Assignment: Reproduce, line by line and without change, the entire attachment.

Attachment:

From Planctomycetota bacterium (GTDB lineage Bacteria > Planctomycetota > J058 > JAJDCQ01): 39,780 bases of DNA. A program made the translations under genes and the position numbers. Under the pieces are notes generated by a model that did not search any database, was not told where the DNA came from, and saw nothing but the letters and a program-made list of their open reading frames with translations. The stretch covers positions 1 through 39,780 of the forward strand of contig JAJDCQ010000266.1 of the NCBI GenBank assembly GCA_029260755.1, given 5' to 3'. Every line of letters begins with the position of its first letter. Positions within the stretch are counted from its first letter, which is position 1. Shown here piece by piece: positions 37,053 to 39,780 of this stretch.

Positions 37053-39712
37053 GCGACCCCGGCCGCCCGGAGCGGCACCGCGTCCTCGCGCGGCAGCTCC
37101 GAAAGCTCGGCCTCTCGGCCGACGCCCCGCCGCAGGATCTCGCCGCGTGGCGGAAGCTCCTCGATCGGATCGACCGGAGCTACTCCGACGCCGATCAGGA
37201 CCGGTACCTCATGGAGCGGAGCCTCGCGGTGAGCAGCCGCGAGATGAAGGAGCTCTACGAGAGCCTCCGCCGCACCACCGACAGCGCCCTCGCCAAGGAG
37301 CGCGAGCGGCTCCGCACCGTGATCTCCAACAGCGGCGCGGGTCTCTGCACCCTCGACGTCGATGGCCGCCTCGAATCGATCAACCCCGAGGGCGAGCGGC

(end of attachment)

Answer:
From Planctomycetota bacterium (GTDB lineage Bacteria > Planctomycetota > J058 > JAJDCQ01): 39,780 bases of DNA. A program made the translations under genes and the position numbers. Under the pieces are notes generated by a model that did not search any database, was not told where the DNA came from, and saw nothing but the letters and a program-made list of their open reading frames with translations. The stretch covers positions 1 through 39,780 of the forward strand of contig JAJDCQ010000266.1 of the NCBI GenBank assembly GCA_029260755.1, given 5' to 3'. Every line of letters begins with the position of its first letter. Positions within the stretch are counted from its first letter, which is position 1. Shown here piece by piece: positions 37,053 to 39,780 of this stretch.

Positions 37053-39712
37053 GCGACCCCGGCCGCCCGGAGCGGCACCGCGTCCTCGCGCGGCAGCTCC
37101 GAAAGCTCGGCCTCTCGGCCGACGCCCCGCCGCAGGATCTCGCCGCGTGGCGGAAGCTCCTCGATCGGATCGACCGGAGCTACTCCGACGCCGATCAGGA
37201 CCGGTACCTCATGGAGCGGAGCCTCGCGGTGAGCAGCCGCGAGATGAAGGAGCTCTACGAGAGCCTCCGCCGCACCACCGACAGCGCCCTCGCCAAGGAG
37301 CGCGAGCGGCTCCGCACCGTGATCTCCAACAGCGGCGCGGGTCTCTGCACCCTCGACGTCGATGGCCGCCTCGAATCGATCAACCCCGAGGGCGAGCGGC